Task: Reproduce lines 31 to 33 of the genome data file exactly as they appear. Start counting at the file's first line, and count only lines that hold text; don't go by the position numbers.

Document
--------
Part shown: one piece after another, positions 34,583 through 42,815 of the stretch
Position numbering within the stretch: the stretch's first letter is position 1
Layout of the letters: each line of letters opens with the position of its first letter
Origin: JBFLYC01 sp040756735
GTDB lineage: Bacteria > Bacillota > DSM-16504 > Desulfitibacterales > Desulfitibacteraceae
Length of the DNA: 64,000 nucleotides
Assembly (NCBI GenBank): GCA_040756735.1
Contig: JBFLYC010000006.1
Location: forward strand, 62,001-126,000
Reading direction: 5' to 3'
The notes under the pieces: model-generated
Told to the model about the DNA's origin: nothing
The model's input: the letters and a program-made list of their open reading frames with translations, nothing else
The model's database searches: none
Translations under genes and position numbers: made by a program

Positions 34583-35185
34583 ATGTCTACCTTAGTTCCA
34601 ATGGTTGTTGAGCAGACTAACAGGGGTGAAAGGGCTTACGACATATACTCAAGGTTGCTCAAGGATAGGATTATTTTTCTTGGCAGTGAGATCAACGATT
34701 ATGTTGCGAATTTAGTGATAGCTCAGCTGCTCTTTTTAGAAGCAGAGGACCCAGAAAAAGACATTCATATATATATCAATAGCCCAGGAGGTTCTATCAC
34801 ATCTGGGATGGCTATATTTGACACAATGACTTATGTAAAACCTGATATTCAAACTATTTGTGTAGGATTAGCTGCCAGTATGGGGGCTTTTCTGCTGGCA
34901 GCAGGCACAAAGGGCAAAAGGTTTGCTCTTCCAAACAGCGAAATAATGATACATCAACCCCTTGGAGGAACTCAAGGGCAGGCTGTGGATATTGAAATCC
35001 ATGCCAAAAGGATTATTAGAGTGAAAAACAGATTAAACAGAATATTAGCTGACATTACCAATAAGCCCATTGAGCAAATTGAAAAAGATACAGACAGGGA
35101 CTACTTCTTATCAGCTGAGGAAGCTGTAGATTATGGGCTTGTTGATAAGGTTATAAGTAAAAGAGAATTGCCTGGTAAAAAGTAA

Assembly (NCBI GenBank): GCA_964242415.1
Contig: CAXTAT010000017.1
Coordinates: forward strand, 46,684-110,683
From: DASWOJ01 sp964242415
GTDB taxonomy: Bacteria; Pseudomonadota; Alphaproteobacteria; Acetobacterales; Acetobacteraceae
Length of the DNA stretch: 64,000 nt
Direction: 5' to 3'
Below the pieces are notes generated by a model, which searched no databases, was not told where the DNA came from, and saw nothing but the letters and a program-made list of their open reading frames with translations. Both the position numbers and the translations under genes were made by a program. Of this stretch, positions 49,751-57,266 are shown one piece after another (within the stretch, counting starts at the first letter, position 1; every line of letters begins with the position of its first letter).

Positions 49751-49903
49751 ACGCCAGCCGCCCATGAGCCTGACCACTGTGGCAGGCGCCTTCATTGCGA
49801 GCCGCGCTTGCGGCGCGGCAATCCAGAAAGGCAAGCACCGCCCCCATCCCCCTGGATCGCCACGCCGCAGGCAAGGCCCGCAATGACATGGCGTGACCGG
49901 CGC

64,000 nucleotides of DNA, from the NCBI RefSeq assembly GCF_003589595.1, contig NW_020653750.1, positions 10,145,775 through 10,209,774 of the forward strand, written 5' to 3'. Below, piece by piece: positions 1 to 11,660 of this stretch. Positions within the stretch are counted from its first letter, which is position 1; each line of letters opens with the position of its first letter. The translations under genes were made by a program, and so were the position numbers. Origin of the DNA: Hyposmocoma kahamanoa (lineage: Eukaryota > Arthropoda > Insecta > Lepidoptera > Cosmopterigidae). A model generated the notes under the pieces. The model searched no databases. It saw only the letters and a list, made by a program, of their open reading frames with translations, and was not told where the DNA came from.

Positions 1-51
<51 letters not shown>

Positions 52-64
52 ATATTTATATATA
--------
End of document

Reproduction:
Below the pieces are notes generated by a model, which searched no databases, was not told where the DNA came from, and saw nothing but the letters and a program-made list of their open reading frames with translations. Both the position numbers and the translations under genes were made by a program. Of this stretch, positions 49,751-57,266 are shown one piece after another (within the stretch, counting starts at the first letter, position 1; every line of letters begins with the position of its first letter).

Positions 49751-49903
49751 ACGCCAGCCGCCCATGAGCCTGACCACTGTGGCAGGCGCCTTCATTGCGA